Cascading Style Sheets Tutorial for Kentico CMS

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Cascading Style Sheets (CSS) is a style based language used to describe the look and formatting of a markup based document. Within the context of the Web, CSS allows developers to separate content from design. This enables HTML to control the markup of content and CSS to control the presentation. When properly implemented a CSS global style sheet can be used to affect and style site wide elements. When presentation changes are needed, they can be done by editing the rules within the global style sheet. Without a doubt, Web designers and developers should understand CSS like they do HTML.

In this multi-part tutorial we will cover the various aspects of CSS and how they can be used within Kentico CMS.

Tutorial 1: CSS Basics

The idea of using a style sheet as the technical specification for the layout of a document design isnt new. Style sheets have been used in document design for years. By definition CSS is a style language that defines markup based documents like HTML and XML. CSS is used for formatting structured content and HTML is used to structure content. CSS covers fonts, colors, margins, lines, heights and many other presentation aspects. Print designers used style sheets to insure that their designs were printed exactly to their specifications. A style sheet for a Web page serves the same purpose, but includes added functionality of telling the Web browser how to render the document being viewed. CSS can also be used to style XHTML and even XML markup. This means that anywhere you have XML you can use CSS to define how it will look. CSS can also be used to define how a web page will look when viewed in other media. For example, you can create a print style sheet that will define how the Web page should print out.

Basic CSS Syntax

As you can imagine CSS and HTML have a lot of similarities. For example the following HTML can be used to display a blue background on a Web page.

<body bgcolor="#0000A0">
Using CSS the same result can be achieved with the following. body {background-color: #0000A0;}
The design of CSS statements or rules contain the following syntax:

Example: Applying CSS to an HTML document

CSS is extremely flexible and offers three basic ways to style an HTML document. The first two methods are based on inline HTML editing. These options can quickly get messy quickly when any changes are needed and dont offer the ability to cover site wide options. For the remainder of these tutorials we will focus on Method 3 linking to an external style sheet.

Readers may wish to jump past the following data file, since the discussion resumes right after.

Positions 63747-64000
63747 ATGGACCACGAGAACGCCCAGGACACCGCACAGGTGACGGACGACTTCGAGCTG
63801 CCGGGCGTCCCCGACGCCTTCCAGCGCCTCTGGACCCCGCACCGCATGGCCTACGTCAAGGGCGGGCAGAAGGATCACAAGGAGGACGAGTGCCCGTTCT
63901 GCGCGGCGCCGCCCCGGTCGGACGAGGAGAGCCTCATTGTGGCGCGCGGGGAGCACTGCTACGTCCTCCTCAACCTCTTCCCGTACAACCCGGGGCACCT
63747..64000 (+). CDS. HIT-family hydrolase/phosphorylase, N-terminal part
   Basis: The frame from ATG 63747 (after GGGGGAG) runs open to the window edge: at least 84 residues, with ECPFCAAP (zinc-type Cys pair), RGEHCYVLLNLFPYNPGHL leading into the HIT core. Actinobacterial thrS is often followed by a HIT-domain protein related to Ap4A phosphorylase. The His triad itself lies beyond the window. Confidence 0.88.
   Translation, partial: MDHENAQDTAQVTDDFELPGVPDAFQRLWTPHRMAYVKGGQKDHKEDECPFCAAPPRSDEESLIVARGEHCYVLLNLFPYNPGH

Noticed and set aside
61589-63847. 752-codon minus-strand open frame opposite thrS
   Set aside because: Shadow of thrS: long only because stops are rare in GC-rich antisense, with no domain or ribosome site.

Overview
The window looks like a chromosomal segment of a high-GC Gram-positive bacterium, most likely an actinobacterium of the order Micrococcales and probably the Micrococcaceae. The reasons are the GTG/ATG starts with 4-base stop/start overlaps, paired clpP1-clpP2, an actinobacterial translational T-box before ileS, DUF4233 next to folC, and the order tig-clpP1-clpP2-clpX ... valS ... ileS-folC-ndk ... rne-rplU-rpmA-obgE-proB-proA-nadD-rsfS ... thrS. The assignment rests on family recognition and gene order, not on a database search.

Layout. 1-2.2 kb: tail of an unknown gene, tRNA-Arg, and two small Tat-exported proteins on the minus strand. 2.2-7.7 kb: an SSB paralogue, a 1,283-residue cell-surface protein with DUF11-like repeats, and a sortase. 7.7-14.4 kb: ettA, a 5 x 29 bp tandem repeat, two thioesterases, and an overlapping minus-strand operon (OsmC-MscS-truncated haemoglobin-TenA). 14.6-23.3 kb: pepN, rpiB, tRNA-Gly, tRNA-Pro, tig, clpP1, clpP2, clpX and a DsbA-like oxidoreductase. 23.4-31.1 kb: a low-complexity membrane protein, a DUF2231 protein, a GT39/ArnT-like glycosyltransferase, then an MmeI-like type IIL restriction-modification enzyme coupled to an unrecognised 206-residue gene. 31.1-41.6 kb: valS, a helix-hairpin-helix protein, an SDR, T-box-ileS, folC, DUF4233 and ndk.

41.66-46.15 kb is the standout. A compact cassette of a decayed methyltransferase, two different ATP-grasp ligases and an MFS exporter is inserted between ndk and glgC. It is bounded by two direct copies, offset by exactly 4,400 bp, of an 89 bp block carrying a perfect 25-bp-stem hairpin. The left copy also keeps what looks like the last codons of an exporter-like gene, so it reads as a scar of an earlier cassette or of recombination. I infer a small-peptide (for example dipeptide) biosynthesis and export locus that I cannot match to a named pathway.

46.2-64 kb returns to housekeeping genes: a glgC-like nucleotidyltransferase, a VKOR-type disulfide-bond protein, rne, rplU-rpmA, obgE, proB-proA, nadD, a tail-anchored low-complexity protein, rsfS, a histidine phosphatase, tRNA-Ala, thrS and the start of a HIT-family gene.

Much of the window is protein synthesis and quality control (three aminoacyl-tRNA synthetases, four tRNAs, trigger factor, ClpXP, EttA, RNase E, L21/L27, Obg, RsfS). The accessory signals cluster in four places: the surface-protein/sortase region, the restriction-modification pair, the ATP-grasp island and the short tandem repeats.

Method 1: Using the HTML <style> tag

<html>
<head>
<title>BlueExample</title>
</head>
<body style="background-color:#0000A0;">
<p>Check out the blue page I made with CSS</p>
</body>
</html>

Download file here

Method 2: Using HTML <style> tag

<html>
<head>
<title>Blue Example</title>
<style type="text/css">
body{background-color: #0000A0;}
</style>
</head>
<body>
<p>Check out the blue page I made with CSS</p>
</body>
</html>

Download file here

Method 3: Link to external style sheet

An external style sheet is simply a text file with the extension .css. Like any other project file they can be placed on the web server. An example can be found within the Kentico CMS Web Project to review.

Note: This is the preferred method when working with Kentico. An example how to modify the site wide CSS can be found here

For a simple example that illustrates this method we can create a new Web project

1.Create the new Web project

2.Add a new HTML file

3.Add a new Style Sheet

Once these are added your project should look like the following

Within the HTML document the linking is done to the CSS style sheet with the following HTML code.

<link rel="stylesheet" type="text/css"href="stylesheet.css" />

By default the linking is inserted into the header section of the HTML code between the <head> and </head> tags. The final code snippet looks like the following.

<!DOCTYPE html PUBLIC "-//W3C//DTD XHTML 1.0 Transitional//EN" "http://www.w3.org/TR/xhtml1/DTD/xhtml1-transitional.dtd">

<html xmlns="http://www.w3.org/1999/xhtml">
<head>
<link rel="stylesheet" type="text/css" href="stylesheet.css" />
<title>A Blue Page</title>
</head>
<body>
<p>Check out the blue page I made with an external CSS</p>
</body>
</html>

Download the project here

In this lesson we covered the introduction to CSS. Stay tuned for later lessons as we start to dive deeper into CSS and how it can be used.

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Thomas Robbins

I spend my time working with partners and customers extending their marketing and technology to the fullest.

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